Unpaid Debt Ontario - Small Claims

Small Claims Court


The blog section is dedicated to helping people understand their rights and options when it comes to unpaid debt in Ontario. This includes information on the small claims process, as well as tips and advice on how to deal with creditors.

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What is Unpaid Debt?

Unpaid debt is any outstanding money that you owe to another person or organization. This could include things like credit card bills, medical bills, utility bills, personal loans, or even money owed to a friend or family member. If you don’t make arrangements to pay off your debt, the creditor can take legal action against you. This means that they can sue you and try to get a judgment against you for the unpaid debt. If they are successful, they can garnish your wages or put a lien on your property.

If you’re facing a legal action for unpaid debt, it’s important to understand your rights and options. You may be able to negotiate with the creditor to come up with a payment plan. Or, if you believe that the debt is not actually owed, you can defend yourself in court. Regardless of your situation, it’s important to take action and not simply ignore the problem. Otherwise, you could end up owing even more money in interest and fees.

Can I Claim Unpaid Debt in Small Claims Court?

If you’re owed money by an individual or business in Ontario, you may be able to file a claim in small claims court. The amount you can claim depends on the jurisdiction where you file your claim. In most cases, you can claim up to $35,000, but there are some exceptions.

Before filing a claim, you should first try to resolve the issue with the person or business you’re owed money by. If that isn’t possible, or if they don’t respond to your attempts to contact them, then filing a small claims court action may be your best option.

To start your claim, you’ll need to fill out some paperwork and file it with the court. Once your claim is filed, the other party is served and will have to file a defense. After both the claim and defense have been filed, the court will send a notice to the person or business you’re claiming against (the defendant). The notice will tell them when and where they need to appear for their small claims court settlement conference hearing.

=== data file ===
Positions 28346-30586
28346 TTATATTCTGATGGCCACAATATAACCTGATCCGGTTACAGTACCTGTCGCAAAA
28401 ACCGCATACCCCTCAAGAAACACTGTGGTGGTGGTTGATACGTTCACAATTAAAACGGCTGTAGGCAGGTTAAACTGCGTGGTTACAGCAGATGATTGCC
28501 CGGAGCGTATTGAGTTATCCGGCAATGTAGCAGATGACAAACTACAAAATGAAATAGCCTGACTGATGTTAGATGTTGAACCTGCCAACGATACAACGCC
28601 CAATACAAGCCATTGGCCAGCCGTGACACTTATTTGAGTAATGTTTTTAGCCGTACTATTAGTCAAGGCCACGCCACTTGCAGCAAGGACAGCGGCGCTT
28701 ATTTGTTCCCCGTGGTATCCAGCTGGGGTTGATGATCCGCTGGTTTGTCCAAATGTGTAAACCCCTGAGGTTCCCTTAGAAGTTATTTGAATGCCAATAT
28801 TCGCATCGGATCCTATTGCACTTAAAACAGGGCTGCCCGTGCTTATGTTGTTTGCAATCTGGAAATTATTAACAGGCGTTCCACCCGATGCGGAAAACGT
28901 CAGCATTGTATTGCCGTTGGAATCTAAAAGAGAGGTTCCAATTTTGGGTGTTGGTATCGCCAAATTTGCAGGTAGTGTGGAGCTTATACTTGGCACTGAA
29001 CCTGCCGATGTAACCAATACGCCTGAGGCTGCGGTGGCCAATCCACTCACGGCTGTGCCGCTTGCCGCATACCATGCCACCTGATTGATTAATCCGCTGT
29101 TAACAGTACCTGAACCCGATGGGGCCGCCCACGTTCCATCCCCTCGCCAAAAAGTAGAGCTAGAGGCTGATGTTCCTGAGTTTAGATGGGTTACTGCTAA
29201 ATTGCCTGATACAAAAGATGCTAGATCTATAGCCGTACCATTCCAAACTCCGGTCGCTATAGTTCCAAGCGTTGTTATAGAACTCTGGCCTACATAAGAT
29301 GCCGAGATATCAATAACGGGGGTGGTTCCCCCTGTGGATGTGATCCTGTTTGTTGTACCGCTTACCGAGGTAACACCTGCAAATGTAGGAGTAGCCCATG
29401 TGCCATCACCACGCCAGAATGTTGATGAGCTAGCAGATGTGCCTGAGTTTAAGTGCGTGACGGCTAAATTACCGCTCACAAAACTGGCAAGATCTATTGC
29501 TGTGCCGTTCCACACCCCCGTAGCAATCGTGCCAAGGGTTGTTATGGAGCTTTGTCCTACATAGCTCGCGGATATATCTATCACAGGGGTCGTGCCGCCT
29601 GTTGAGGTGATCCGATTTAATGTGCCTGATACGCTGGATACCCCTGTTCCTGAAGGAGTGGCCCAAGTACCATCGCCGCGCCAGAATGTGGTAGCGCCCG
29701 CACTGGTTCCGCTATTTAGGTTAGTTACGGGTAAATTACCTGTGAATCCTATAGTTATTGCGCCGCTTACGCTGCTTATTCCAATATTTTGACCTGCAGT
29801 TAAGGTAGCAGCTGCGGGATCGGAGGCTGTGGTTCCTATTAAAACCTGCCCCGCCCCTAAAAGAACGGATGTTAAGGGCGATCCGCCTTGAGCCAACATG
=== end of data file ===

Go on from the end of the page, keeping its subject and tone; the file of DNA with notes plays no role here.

At the hearing, both sides will have a chance to present their case and argue why they should win. The judge will then make a decision and order the defendant to pay you if they find in your favour.

If you are thinking about filing a claim in Small Claims Court, you should first try to resolve the issue with the person or business you are claiming against. If you are unable to reach an agreement, you can then decide whether or not to file a claim.

Before filing a claim, you should be aware of the following:

– The amount of money you are claiming must be within the Small Claims Court limit, which is currently $35,000.
– You must file your claim within the time limit set out by law

Suing for unpaid debt can be complex, so it is important to get advice from an experienced small claims lawyer before proceeding.

How Long Does it Take to Get Paid After Winning an Unpaid Debt Case in Small Claims Court?

If you’re owed money and you win your case in Ontario small claims court, you may be wondering how long it will take to actually get paid. Unfortunately, there is no simple answer to this question.

The first thing to keep in mind is that the court does not have the power to force the person who owes you money to pay up. All the court can do is give you a judgment that says the other person owes you a certain amount of money.

Once you have a judgment, there are a few different ways to try to get the money that you’re owed. You can try to negotiate with the other person or ask them to set up a payment plan. If they agree to pay but then don’t follow through, you can take them back to court and ask the judge to order them to pay.

Another option is to hire a collection agency. They will typically charge a percentage of what they’re able to collect, so make sure you understand their fee structure before hiring them.


If you’ve been unable to reach an agreement with your creditor about repaying your debt, and you’re located in Ontario, you may be able to file a small claims lawsuit. This type of lawsuit can be filed for any unpaid debt that is less than $35,000. While it’s not guaranteed that you’ll win your case, it’s worth considering if you feel like you have no other options. You should get some legal advice from a qualified lawyer to best assess your case

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